“They preferred to use the phrase “after-birth abortion” rather than “infanticide” to “emphasise that the moral status of the individual killed is comparable with that of a fetus”.

As far as I know it’s always been illegal to kill a child once they are born. Working back from birth, what is fundamentally different for the child at 1 day before he or she is born? Nothing. There is the discussion of viability. What is the definition of viability? From my understanding it’s a pretty general term of when the baby would have a chance to survive outside the mother’s womb (with no life support, etc). The reason this has no importance in the discussion of abortion is there is no reason the child would need to be outside the womb. The baby is right where it needs to be in that phase of it’s life. And also, the baby isn’t viable by itself once it is born, iit still needs someone to care for it once it’s outside the womb, which is what the Journal argues above is a good reason for infanticide! In fact, very few people in the world are viable all by ourselves. You are? Did you build the car you drive to work every day? Did you make the computer you are reading this on? Did you grow all the food in your house? Did you build your house? No. Civilization is founded on community, not killing anyone who can’t take care of themselves. So if viability is your argument for abortion, please reconsider your stance.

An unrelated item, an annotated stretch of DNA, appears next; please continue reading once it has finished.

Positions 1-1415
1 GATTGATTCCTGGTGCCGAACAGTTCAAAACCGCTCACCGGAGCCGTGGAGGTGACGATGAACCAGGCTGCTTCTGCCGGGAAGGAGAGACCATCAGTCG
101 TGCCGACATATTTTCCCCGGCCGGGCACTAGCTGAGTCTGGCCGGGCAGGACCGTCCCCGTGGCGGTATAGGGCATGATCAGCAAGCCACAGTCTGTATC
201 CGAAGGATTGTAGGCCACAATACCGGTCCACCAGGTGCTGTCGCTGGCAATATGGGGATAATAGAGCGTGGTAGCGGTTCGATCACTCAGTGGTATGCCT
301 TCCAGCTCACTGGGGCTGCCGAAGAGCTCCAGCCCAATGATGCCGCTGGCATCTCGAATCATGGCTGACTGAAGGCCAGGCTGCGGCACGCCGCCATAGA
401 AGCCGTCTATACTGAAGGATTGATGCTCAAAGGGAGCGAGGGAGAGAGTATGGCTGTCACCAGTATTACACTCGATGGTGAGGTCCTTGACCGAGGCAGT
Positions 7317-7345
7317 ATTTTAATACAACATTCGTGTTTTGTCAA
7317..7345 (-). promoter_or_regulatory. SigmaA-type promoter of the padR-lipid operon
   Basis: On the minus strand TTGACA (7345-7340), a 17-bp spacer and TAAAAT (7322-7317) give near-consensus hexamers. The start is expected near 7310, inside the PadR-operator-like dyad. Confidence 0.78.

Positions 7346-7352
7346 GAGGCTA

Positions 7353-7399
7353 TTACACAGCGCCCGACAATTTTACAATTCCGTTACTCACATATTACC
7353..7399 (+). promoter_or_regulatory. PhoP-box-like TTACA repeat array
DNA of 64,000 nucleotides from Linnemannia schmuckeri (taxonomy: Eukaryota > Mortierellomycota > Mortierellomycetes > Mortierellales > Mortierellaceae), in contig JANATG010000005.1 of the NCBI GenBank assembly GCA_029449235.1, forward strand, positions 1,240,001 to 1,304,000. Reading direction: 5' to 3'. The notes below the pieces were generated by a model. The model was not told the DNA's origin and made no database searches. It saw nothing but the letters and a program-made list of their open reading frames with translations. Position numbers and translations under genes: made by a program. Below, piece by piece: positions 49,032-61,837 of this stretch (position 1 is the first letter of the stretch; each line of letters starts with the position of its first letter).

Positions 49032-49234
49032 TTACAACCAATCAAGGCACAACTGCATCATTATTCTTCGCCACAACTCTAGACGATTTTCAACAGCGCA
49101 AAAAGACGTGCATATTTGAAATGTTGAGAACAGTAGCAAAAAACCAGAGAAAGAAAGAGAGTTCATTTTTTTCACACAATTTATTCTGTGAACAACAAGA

One question I’ve always had for the abortion people is “Why is abortion the solution?” In our society we know what happens when 2 people have sex, you can get pregnant. Shouldn’t we focus on having strong families that will raise and love children, instead of having as much sex as we want and destroying any life that comes from it?

I’d like to highlight some abortion statistics from the Guttmacher Institute below.

Women in their 20’s account for more than half of all abortions: Women aged 20–24 obtain 33% of all abortions, and women aged 25–29 obtain 24%.

Forty-two percent of women obtaining abortions have incomes below 100% of the federal poverty level ($10,830 for a single woman with no children).

Here are some statistics from the CDC.

In 2010, unmarried women accounted for 85% of all abortions (CDC).

Black women were 3.7 times more likely to have an abortion in 2010 than non-Hispanic white women (CDC)

Do you fall into any of those categories?

Do you think you might actually be being targeted for abortions?

Abortion happening any time after pregnancy (as defined above) is wrong.

I want to close with a few quotes

“It is easier to believe a lie that one has heard a thousand times before than to believe a fact that one has never heard.” – Robert Lynd (Maybe, quotes are notoriously misattributed, but that doesn’t take away from their truth.)

The lies I’m referring to here are

  1. Abortion is ok.
  2. A baby is not a person.

“I’ve noticed that everyone who is for abortion has already been born.”

Ronald Reagan (The actor, and former President of the United States)

Thank you to Amy Entwistle at Flickr Creative Commons for the cover photo.